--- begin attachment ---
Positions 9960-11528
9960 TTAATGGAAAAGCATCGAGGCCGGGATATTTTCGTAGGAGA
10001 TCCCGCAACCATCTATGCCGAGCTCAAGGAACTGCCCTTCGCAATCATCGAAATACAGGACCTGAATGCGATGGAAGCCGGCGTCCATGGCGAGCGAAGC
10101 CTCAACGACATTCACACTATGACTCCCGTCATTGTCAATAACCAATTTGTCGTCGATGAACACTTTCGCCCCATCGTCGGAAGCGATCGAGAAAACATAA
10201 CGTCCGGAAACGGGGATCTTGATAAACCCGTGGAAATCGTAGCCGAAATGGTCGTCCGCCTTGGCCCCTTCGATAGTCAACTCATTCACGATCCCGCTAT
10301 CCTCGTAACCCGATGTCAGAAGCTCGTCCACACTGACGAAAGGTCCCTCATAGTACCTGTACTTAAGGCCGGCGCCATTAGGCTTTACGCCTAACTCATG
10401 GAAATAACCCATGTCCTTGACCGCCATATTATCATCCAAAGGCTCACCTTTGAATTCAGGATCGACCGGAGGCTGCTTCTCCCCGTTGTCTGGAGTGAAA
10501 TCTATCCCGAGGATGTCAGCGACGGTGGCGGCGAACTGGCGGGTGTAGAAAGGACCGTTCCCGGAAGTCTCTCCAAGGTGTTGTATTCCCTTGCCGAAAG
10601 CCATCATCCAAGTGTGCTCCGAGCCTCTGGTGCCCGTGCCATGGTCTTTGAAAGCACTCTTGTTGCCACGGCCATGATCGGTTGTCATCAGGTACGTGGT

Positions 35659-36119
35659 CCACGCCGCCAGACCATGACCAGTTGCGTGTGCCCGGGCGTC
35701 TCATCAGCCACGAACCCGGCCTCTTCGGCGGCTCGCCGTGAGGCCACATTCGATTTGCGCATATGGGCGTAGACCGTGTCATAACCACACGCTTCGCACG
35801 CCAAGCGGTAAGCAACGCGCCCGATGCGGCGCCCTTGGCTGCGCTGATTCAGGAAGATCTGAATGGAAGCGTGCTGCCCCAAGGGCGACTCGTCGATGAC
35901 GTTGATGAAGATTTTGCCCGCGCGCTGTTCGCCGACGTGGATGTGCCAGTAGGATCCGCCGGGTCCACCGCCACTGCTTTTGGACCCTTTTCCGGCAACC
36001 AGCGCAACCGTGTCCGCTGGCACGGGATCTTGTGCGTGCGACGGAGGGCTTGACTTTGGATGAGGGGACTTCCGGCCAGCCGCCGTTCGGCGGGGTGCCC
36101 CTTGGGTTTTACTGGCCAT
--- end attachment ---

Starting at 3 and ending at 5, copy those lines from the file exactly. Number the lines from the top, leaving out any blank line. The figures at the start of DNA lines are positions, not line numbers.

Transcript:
10001 TCCCGCAACCATCTATGCCGAGCTCAAGGAACTGCCCTTCGCAATCATCGAAATACAGGACCTGAATGCGATGGAAGCCGGCGTCCATGGCGAGCGAAGC
10101 CTCAACGACATTCACACTATGACTCCCGTCATTGTCAATAACCAATTTGTCGTCGATGAACACTTTCGCCCCATCGTCGGAAGCGATCGAGAAAACATAA
10201 CGTCCGGAAACGGGGATCTTGATAAACCCGTGGAAATCGTAGCCGAAATGGTCGTCCGCCTTGGCCCCTTCGATAGTCAACTCATTCACGATCCCGCTAT